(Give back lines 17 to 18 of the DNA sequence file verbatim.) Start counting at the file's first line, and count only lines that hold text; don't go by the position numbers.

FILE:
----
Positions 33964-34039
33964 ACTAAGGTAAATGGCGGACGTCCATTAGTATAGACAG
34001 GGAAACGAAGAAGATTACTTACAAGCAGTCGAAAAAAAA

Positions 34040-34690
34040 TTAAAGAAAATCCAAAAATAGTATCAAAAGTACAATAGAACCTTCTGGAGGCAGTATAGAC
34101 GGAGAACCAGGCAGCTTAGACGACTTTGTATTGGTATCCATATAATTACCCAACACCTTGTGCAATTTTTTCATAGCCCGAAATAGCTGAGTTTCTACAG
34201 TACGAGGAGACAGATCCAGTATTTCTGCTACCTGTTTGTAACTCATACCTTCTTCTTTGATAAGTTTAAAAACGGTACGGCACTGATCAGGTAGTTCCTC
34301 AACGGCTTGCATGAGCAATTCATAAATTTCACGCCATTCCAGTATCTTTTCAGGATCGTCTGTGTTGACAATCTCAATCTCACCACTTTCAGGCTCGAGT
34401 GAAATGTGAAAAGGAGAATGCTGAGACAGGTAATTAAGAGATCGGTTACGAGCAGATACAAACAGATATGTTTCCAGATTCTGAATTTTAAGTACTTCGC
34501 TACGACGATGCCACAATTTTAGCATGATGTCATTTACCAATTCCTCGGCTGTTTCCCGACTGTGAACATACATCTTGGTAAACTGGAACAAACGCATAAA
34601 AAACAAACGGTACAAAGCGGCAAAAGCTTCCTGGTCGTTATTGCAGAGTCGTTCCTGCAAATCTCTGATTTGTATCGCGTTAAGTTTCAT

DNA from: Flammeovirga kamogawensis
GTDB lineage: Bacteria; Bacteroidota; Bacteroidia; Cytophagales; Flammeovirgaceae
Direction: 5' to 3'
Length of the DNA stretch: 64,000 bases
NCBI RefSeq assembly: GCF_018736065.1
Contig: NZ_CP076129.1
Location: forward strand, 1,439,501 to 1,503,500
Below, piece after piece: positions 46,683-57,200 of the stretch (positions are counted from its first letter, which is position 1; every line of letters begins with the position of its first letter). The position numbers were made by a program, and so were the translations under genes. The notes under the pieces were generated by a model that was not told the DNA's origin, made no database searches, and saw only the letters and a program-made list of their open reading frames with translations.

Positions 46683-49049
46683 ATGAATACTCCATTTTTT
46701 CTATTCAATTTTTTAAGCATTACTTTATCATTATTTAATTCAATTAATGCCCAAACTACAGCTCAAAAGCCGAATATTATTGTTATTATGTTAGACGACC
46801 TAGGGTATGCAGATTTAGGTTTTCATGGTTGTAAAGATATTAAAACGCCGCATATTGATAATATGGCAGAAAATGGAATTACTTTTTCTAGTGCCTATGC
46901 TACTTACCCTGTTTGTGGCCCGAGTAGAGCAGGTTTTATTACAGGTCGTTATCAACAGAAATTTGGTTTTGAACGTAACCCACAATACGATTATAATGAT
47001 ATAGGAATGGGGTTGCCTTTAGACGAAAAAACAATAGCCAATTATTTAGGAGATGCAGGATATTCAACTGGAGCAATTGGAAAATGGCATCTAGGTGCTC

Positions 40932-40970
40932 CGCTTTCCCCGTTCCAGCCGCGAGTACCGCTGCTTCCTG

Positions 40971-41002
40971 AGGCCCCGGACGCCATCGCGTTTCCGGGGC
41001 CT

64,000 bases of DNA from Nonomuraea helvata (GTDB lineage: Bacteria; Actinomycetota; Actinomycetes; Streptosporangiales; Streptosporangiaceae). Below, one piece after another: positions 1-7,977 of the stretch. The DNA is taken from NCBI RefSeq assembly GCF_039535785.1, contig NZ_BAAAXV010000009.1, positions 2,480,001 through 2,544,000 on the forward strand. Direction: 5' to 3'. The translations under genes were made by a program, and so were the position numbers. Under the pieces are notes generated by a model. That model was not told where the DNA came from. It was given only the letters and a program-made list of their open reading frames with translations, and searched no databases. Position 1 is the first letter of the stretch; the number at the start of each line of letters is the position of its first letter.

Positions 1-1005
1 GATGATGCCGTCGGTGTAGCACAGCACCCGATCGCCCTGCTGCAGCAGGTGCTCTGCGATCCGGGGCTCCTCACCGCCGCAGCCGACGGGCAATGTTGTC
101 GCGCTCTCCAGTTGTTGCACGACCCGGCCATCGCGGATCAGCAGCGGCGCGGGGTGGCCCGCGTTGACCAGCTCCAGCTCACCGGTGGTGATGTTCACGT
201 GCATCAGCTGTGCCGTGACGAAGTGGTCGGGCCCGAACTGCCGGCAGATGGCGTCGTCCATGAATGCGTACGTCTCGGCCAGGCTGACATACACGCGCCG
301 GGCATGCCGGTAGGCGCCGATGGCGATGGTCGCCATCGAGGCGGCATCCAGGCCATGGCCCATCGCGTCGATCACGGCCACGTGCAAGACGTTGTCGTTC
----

Contig: NZ_CP076129.1
Location: forward strand, 1,439,501 to 1,503,500